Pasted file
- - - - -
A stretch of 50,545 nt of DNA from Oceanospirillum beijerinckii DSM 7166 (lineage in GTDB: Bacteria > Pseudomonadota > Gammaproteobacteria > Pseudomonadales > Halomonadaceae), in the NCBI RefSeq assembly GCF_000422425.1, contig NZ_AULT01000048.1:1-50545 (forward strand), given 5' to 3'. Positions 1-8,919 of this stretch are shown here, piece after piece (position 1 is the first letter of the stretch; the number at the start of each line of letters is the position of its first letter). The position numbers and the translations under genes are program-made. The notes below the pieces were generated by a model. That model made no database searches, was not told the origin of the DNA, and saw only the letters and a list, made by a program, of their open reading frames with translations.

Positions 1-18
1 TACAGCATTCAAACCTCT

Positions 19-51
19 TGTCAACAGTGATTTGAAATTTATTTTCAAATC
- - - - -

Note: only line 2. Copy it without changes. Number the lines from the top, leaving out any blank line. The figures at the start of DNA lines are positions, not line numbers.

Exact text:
Positions 1-18